Bitcoin and the World of New Money
By Sarah Samways / June 25, 2013
Perusing the Internet Archive’s activity blog will bring visitors to a post concerning an Archive contributor’s recent dealings with Bitcoins. What are bitcoins? A bitcoin is being pegged as the new dollar, only better. Instead of being controlled, mandated, tracked, and taxed upon, the bitcoin promises to be free of charge, safe, and easy to use, and entirely home-based on the Internet. Known as the “cryptocurrency,” a bitcoin is a digital form of money that only changes hands between users. This isn’t your mama’s PayPal – Bitcoin says in particular, “PayPal accounts are tied directly to your bank account or credit card…payments are not in any way anonymous. (Bitcoin) transactions do not need to be tied to a bank account or individual and they are essentially anonymous if some basic precautions are taken.”
Explaining how the process works is a little more involved. When using Bitcoins, a user must sign up for a “Wallet,” which entitles them to a personal web address at which future transactions will take place. This web address then becomes encrypted by the user’s computer web browser, thus disabling anyone beside the user from opening the Wallet. The Wallet then gets stored in a cloud service like Amazon Web Services but users also have the option of just storing it on their own computer. After this process is complete, users can log into their new accounts and begin sending and receiving bitcoins. Transactions are conducted through “miners,” or cyber geeks and computer programmers, who connect to one another through “blockchains,” a public ledger of all Bitcoin transactions, in order to confirm that enough bitcoins are in place for the transaction to happen. Not unlike the practices of a credit card purchase being authorized at a retail store, it’s all a series of back-ups.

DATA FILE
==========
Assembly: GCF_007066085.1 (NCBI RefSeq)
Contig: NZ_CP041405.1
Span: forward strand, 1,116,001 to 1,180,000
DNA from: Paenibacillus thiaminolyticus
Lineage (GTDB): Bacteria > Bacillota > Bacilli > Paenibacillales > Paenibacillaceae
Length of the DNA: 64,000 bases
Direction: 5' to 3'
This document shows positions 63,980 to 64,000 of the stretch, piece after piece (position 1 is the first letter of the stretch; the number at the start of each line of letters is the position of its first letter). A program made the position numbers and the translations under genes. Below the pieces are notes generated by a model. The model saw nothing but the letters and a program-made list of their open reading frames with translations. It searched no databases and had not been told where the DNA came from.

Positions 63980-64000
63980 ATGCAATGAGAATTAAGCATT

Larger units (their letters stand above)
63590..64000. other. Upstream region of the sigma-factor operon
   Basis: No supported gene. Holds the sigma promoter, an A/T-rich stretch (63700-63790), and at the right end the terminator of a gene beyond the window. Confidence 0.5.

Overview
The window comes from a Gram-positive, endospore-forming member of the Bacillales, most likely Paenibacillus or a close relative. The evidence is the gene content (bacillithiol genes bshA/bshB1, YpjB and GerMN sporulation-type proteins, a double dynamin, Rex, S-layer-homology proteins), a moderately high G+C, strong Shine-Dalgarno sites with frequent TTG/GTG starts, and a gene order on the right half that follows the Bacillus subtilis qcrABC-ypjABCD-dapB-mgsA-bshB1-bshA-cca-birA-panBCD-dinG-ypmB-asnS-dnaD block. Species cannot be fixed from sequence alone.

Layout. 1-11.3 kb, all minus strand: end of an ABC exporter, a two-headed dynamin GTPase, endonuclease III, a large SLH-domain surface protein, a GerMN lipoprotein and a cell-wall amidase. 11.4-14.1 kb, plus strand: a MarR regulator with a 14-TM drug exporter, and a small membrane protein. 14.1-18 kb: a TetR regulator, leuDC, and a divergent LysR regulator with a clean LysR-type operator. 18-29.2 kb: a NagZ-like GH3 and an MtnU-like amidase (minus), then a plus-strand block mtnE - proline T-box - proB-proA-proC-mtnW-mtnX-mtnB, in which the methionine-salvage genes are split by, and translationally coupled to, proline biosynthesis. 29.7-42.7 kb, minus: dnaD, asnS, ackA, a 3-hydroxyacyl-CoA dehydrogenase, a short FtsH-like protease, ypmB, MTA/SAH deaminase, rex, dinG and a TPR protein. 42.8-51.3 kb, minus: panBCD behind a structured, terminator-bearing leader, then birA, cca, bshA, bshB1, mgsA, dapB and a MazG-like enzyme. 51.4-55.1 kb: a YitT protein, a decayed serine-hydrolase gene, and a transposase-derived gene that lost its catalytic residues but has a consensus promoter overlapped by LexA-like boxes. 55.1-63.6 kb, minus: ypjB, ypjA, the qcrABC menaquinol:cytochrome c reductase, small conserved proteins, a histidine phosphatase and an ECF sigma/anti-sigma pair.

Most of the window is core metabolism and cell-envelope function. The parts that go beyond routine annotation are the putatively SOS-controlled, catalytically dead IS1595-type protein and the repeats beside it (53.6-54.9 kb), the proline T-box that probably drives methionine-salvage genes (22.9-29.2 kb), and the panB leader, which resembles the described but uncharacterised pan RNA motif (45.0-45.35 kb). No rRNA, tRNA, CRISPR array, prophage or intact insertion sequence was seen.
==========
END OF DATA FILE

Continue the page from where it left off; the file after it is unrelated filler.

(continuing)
Anonymity and separation from a more centralized currency has swayed over 100,000 users across the world. Bitcoins are on the rise, but with great power comes great responsibility. With its increase in popularity, now playing with millions of dollars in lieu of pretty pennies, Bitcoins have caught the attention of media outlets like CNN and the Daily Beast. There is even skepticism about the legitimacy of all the users, some claiming a connection with WikiLeaks founder Julian Assange and whistleblower Edward Snowden. In any case, Bitcoins are changing the marketplace in small steps and very well may be determining a future that’s already here.